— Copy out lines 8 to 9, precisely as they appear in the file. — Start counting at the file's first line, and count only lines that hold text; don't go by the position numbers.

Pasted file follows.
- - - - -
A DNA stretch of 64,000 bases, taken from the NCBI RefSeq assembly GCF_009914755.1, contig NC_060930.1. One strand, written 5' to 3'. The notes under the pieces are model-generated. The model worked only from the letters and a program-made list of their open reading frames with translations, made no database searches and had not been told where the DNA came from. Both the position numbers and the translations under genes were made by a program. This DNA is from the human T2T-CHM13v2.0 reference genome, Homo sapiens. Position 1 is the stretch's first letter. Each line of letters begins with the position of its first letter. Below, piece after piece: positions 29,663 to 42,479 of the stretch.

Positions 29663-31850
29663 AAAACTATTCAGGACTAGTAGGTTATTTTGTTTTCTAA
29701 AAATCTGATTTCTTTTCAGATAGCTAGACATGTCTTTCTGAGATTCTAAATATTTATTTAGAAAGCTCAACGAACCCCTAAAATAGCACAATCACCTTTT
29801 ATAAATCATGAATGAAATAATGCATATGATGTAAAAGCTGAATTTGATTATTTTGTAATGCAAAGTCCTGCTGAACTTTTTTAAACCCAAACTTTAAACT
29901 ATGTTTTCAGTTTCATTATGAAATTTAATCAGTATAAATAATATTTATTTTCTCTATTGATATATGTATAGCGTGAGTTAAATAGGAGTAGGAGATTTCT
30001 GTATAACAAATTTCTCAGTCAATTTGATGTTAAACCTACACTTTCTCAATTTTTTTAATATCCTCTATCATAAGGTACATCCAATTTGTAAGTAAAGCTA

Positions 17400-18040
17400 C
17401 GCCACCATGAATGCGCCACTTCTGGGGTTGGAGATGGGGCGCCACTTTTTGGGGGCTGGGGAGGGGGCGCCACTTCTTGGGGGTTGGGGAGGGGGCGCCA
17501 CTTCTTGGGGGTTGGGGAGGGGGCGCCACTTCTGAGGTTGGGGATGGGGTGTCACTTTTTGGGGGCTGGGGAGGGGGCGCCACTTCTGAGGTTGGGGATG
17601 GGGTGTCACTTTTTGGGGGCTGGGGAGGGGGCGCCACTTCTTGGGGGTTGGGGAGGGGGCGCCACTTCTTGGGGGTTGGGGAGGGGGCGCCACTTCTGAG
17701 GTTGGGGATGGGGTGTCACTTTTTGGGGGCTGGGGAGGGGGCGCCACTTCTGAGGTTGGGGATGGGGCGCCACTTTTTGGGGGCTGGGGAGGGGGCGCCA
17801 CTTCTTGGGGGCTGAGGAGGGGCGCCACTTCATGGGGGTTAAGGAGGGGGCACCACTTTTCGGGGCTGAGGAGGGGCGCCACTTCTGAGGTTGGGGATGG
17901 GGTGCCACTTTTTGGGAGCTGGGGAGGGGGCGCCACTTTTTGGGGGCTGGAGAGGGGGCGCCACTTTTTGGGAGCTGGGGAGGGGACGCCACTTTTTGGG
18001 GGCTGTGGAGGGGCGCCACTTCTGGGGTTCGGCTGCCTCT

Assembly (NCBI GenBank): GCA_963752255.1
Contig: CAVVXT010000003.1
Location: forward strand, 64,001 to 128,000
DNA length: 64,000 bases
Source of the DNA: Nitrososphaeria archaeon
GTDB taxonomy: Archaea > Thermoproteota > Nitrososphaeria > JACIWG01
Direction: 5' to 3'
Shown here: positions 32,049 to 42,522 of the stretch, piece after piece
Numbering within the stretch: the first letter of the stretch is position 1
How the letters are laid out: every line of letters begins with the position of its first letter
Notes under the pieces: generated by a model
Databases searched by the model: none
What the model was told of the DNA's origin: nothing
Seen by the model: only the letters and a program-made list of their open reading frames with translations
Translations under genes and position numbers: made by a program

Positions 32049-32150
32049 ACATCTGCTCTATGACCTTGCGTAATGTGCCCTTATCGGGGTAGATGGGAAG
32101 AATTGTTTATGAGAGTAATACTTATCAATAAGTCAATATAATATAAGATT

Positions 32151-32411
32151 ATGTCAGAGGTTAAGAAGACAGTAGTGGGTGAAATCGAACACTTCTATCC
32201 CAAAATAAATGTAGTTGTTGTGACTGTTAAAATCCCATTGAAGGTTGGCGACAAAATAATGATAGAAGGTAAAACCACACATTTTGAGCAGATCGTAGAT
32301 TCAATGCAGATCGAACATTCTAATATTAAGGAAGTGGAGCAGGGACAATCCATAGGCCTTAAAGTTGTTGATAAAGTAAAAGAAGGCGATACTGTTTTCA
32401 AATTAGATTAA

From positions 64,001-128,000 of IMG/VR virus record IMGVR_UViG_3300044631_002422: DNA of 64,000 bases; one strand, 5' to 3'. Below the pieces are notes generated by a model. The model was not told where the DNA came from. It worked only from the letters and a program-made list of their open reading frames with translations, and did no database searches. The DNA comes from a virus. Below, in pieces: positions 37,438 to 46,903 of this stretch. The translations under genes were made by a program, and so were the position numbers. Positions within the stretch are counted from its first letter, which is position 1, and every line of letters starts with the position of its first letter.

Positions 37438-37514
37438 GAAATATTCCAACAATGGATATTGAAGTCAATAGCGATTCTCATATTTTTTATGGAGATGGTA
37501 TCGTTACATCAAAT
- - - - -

Positions 17400-18040
17400 C